Officials consider razing freeze

MERRIMACK – Town officials are considering a measure designed to “hit the pause button” on razing historically significant buildings.

A proposed demolition ordinance, which would establish a review committee and encourage discussions about alternatives before action, will be open to a public hearing Tuesday, Nov. 25.

The idea was first raised following the destruction in September 2007 of the former Madden’s Restaurant at 583 Daniel Webster Highway. The building was taken down after developers said it wouldn’t structurally or financially support a new project there.

Several weeks ago, community development director Walter Warren presented a draft ordinance to the town council. He emphasized then that it was a work in progress.

According to the latest version of the ordinance posted on the town Web site, officials would determine if a review must take place when the town’s planning department receives an application for a demolition permit. That hinges on whether a property is identified on the town’s historic properties map, first developed in 2002 and updated this month.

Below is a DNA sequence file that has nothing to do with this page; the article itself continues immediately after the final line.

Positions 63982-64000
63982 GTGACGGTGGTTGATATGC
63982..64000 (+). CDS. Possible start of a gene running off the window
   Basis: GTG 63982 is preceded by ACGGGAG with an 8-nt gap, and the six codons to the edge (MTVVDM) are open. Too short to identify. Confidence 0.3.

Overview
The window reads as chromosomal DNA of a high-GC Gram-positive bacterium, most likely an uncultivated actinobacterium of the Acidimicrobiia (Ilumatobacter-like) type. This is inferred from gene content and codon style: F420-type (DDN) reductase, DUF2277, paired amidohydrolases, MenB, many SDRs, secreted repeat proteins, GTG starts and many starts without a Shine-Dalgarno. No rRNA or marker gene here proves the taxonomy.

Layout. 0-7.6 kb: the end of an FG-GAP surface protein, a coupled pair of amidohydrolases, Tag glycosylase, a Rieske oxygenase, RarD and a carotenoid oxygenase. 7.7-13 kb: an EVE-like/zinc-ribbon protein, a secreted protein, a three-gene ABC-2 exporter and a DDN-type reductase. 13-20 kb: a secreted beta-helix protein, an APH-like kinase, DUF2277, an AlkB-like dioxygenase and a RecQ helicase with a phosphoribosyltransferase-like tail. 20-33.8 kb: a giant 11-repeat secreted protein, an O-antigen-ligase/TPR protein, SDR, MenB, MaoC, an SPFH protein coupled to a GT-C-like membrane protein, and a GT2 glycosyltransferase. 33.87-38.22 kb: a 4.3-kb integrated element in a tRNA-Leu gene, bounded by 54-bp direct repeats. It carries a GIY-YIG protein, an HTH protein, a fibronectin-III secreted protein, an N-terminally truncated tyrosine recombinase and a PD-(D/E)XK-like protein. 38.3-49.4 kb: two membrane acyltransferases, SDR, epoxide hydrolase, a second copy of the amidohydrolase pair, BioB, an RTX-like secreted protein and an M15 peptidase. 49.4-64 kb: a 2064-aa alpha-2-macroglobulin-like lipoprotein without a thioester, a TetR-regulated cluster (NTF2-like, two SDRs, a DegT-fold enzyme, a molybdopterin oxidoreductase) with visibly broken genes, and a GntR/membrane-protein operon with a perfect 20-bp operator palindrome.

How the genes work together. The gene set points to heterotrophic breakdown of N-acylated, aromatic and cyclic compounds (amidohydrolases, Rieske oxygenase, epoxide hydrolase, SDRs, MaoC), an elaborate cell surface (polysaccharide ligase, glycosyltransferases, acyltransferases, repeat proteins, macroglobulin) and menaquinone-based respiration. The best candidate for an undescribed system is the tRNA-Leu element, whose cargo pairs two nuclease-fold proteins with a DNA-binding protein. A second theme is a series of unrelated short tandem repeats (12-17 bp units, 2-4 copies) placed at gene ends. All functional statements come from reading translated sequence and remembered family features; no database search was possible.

If so, the applicant would be notified by mail, and a review period not to exceed 49 days would begin.

Then, the demolition review committee – in this case, the town’s heritage commission – would call a hearing to allow public testimony regarding the demolition to be heard and invite the applicant to hear concerns and possible alternatives.

After that, the committee and applicant would meet to discuss potential options. If no alternatives are reached, the applicant would be free to proceed with demolition, although the heritage commission would ask to photograph the building first and salvage significant architectural features.

The idea, Warren has said, is to give the town a chance to evaluate the historic significance of properties and provide a “cooling off” period for the developer to perhaps come up with alternative to demolition.

“There’s no hammer attached to this ordinance,” Warren said last month. “Its principle purpose is to educate and raise awareness regarding historic and significant structures in town.”

The proposal in Merrimack mirrors one already in place in Concord and another being considered in Hollis.

More public discussion is expected even after the first hearing next week.